I would be right to blame racism for the writing of such an article. Congratulations to the Judge for refusing to take part in the power play initiated by the ‘1st World Countries’. They have the ability to bring their ‘Journalists’ to poor African countries, take footage of fighting then put it in their own ‘context’ for their home viewers(who are blind to lies) to make of it what they will. Take the recent revolution in Egypt, who made the youth revolt? Wasn’t it their zeal to see off corrupt leadership from their country. I AM AN ADULT KENYAN and unlike the FOREIGNER who wrote this article, I saw first hand how the announcing of the 2007 poll results affected those around me. People didn’t vote basing their descisions on issues, people voted along TRIBAL LINES!! Even the shallowest of investigations can show that. What was witnessed was TRIBAL CONFLICT. I just wish the author of this article lived in Kenya to witness the below 0 interest Kenyans have on this issue. Why else would the 2 suspects go on to win the 2013 polls in an election that was proven to be free and fair even by the ‘International Observers’? I’ll help you answer that, its because that stone thrower knew he wasn’t ordered in any way to do what he/she did, that rapist who had lived with the neighbour for 20 years too and so did any other offender during the chaos. If you were honestly interested in the Kenyan case, you would have made an attempt to attend one of the TJRC(Truth Justice and Reconciliation Commission) hearings, you would have seen rapists apoligize to their victims and be forgiven, some people who evicted their neighbours gave them back their property and land, they knew they weren’t paid to do what they did, that’s why they aren’t interested in seeing someone else pay for what they did. Why are there people who are still in IDP camps? Why are they not going back to their farms even if the ‘suspects’ are being prosecuted? Isn’t it because they know THE REAL REASON WHY those events took place? Tribalism? The racist who wrote this article is not only a racist, but someone ignorant to the law. How else can you explain his sympathy for the prosecution and ignoring the fact that A SUSPECT IS PRESUMED INNOCENT UNTIL PROVEN GUILTY?
One would be hard pressed not to believe that the series of articles written on the Kenyan cases on this site, seek to uphold the prosecution in a saintly position, above any misconduct and the indictees anything but innocent with trial simply being a procedural rubber stamp by the judges.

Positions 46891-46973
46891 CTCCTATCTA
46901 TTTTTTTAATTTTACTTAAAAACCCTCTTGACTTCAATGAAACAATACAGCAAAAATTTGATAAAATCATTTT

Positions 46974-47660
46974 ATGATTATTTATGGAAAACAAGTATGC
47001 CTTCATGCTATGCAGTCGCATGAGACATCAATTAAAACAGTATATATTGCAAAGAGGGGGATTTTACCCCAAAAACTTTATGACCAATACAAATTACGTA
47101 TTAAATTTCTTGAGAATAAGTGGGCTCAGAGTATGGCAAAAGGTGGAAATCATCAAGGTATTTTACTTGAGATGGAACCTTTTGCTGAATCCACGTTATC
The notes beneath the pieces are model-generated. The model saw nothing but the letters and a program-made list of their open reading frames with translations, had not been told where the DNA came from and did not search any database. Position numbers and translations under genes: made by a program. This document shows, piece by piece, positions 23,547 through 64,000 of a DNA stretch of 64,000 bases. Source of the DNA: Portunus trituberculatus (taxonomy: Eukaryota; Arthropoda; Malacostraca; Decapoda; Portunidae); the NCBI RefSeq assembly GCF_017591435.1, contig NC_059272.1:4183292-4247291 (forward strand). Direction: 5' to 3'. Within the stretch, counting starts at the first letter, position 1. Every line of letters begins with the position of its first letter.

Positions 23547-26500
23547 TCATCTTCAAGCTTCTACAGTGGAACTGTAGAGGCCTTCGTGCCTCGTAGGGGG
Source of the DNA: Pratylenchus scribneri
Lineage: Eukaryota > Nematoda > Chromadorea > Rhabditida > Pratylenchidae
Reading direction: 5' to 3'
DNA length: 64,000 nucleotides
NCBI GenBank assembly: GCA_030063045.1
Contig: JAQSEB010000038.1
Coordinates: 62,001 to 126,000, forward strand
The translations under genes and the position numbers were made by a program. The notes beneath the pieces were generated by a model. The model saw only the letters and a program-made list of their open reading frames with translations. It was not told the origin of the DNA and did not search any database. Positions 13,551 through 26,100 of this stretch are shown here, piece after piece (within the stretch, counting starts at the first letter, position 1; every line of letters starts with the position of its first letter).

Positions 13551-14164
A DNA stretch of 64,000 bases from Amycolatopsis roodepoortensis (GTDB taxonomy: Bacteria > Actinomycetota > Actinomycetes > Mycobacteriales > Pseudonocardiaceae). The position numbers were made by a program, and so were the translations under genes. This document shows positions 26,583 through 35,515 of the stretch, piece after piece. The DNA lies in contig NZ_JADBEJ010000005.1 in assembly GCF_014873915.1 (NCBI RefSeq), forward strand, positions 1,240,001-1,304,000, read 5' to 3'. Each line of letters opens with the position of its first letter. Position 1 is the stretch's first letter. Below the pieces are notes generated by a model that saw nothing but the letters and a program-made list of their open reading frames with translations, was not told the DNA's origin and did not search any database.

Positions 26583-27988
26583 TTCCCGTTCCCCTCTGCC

Such is the fallacy of the ICC cases. Judge Wyngaert was absolutely right, the prosecution initially claimed it had evidence against the indictees in order to file charges against them. The prosecutor relied on third parties to provide it with information instead of conducting its own independent investigations. It now seeks to compel the government of Kenya to provide it with evidence it did not have in the first place and the little it had, was clearly fabricated when it was used to confirm the charges. Such is the hallmark of the sham of a prosecution based on sensationalism and marked by endless pronouncements for the court of public opinion instead of the judges.
In reality in any election including American elections, the outcome is often based on the candidates messaging or lack of it. The Kenyan electorate is more sophisticated than the the simplistic portrayal made here and elsewhere about the ICC being the key factor that turned the election. In December 2012, the Electoral body in Kenya conducted voter registration across the country. The registration numbers after the exercise concluded showed heavy registration in Pro Uhuru and Ruto areas. In 2007, the opposing candidate, Raila had key lieutenants, by late 2012, the former members of the pentagon had defected to the Uhuru-Ruto coalition. In 2007, it was Raila Odinga who called for mass action. Youths took to the streets, burnings, looting, raping and engaging in all manner of violent activities. Mostly notably they chanted, “No Raila, No Peace”. Raila did not win the 2013 election.
It is not a game of perception, it is about reality, the average Kenyan can see what a sham of a case the prosecutor has or in the alternate the crumbling nature of the cases. Kenyans know who attacked them, they saw their attackers, they did not see Kenyatta, Ruto or Sang. When the true perpetrators and their leaders (2007 contestants, in particular those calling for mass action), Maina Njenga (leader of the Mungiki) do not face any charges or investigation for their supposed roles, it is safe to assume that the average lay Kenya who understands how things work and happen in Kenya, knows what a scapegoat is, can only reasonably conclude that it is a sham of a prosecution that can never hope to deliver justice to the victims but is instead a tool of civil society (heavily funded by western actors) and western nations with the intent of regime change.